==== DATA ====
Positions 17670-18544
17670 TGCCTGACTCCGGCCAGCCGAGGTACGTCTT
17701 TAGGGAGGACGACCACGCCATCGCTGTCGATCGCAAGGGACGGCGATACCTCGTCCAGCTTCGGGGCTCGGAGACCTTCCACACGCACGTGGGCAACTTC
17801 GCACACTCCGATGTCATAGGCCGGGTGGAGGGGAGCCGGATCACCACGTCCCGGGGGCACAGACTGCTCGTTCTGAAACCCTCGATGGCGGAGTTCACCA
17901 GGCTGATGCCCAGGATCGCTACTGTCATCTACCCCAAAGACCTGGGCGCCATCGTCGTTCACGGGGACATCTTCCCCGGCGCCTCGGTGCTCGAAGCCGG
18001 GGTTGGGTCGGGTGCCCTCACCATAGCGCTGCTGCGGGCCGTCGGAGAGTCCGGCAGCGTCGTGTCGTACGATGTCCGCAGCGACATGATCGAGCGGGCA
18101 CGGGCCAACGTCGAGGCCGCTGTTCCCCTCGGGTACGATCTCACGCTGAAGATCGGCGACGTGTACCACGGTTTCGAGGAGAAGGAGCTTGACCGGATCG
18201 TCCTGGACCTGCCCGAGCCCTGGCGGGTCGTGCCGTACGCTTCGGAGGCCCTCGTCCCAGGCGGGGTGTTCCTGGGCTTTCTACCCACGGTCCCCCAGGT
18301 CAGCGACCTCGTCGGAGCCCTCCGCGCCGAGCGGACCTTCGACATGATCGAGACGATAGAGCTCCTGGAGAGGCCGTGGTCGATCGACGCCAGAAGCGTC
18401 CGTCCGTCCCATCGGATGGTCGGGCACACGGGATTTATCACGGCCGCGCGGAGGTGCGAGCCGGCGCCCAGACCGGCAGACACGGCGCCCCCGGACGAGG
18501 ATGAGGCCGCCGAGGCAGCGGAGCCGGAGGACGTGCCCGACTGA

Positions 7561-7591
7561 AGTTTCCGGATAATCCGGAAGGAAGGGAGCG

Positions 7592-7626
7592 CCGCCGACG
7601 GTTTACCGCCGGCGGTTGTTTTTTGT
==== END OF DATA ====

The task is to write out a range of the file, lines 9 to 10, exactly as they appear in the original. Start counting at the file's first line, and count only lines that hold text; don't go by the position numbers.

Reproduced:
18301 CAGCGACCTCGTCGGAGCCCTCCGCGCCGAGCGGACCTTCGACATGATCGAGACGATAGAGCTCCTGGAGAGGCCGTGGTCGATCGACGCCAGAAGCGTC
18401 CGTCCGTCCCATCGGATGGTCGGGCACACGGGATTTATCACGGCCGCGCGGAGGTGCGAGCCGGCGCCCAGACCGGCAGACACGGCGCCCCCGGACGAGG